Our January 2012 course at the Rhode Island School of Design asks the questions, “How can complex public policy
such as the Healthcare Reform Act be communicated to the public? How can we help citizens inform themselves so that
they can make informed assessments and judgments?” Bringing their diverse visual and conceptual skills, students will
experiment with effective ways of translating a written legislative document into effective visual and graphic design that
makes the information clear, accessible and understandable.
Images from our class are here. Course designed and taught by Lindsay Kinkade

Coverage, Think of It As Hats.

In 2014, the Health Insurance Exchange is coming to Rhode Island. Are you ready? If you are like the majority of Rhode Island residents, probably not. Upon researching the Health Insurance Exchange, I found that information about the Exchange was either worded in a complex, technical manner or extremely vague. I needed to find an easier way to communicate this health care entity so it can be easily understood by the people of Rhode Island.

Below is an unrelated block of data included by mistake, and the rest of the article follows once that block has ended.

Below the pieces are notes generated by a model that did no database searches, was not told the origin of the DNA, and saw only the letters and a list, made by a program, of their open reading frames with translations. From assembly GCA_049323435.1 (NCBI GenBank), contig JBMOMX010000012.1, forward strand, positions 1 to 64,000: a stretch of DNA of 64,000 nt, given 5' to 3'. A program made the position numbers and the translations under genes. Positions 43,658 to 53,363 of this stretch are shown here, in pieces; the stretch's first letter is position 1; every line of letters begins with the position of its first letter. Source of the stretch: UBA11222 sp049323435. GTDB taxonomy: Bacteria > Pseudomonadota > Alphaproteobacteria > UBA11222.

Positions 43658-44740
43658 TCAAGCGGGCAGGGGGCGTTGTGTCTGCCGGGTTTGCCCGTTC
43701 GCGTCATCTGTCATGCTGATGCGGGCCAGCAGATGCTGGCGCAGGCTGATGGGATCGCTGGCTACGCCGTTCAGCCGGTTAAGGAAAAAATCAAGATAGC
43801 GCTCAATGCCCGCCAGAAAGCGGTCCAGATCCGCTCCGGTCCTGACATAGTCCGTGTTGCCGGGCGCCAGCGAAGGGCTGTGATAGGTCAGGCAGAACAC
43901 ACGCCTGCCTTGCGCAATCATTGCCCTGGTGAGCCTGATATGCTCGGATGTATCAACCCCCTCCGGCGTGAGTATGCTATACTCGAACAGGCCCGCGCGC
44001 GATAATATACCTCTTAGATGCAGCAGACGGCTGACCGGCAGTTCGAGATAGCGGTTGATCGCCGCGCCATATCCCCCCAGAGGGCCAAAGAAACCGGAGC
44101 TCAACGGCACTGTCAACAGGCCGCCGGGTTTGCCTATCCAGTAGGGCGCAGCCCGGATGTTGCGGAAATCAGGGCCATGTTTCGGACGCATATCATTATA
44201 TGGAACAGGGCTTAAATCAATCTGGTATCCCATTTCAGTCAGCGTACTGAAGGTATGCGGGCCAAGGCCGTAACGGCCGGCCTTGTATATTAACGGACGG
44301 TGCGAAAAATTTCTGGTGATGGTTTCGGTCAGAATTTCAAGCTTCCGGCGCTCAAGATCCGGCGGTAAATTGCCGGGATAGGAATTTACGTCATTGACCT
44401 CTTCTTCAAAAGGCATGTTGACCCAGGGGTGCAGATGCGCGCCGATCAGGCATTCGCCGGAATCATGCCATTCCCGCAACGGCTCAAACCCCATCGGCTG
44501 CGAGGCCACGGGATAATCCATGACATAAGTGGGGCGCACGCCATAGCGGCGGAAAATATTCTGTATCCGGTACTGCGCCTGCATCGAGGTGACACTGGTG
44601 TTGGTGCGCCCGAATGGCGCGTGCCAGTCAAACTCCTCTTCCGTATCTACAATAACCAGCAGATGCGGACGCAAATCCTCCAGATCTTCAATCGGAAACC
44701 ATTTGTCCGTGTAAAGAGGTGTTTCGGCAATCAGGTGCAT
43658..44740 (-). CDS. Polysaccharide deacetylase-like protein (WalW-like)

The Health Insurance Exchange will be an online marketplace where individuals and small businesses can easily compare and purchase insurance plans. Because the appearance of the Exchange in undecided at the moment, I decided to take full advantage of this and represent the Exchange by knitted hats.

Each knitted hat represents an insurance plan for a different type of person. The more elaborate hats represent plans with more coverage and the simpler hats represent the more basic coverage plans. To start the health care discussion, each hat would be accompanied by an informational booklet that explains important facts about the Health Insurance Exchange and also a timeline explaining key events in health care reform. The hat owner has the opportunity to create their own knitted hat by either joining a knitting club or starting their own with friends and family. Here, the discussion about health care starts and the public can become more informed about these important changes.

-Alaina Nuehring {anuehrin@risd.edu}

— 2 years ago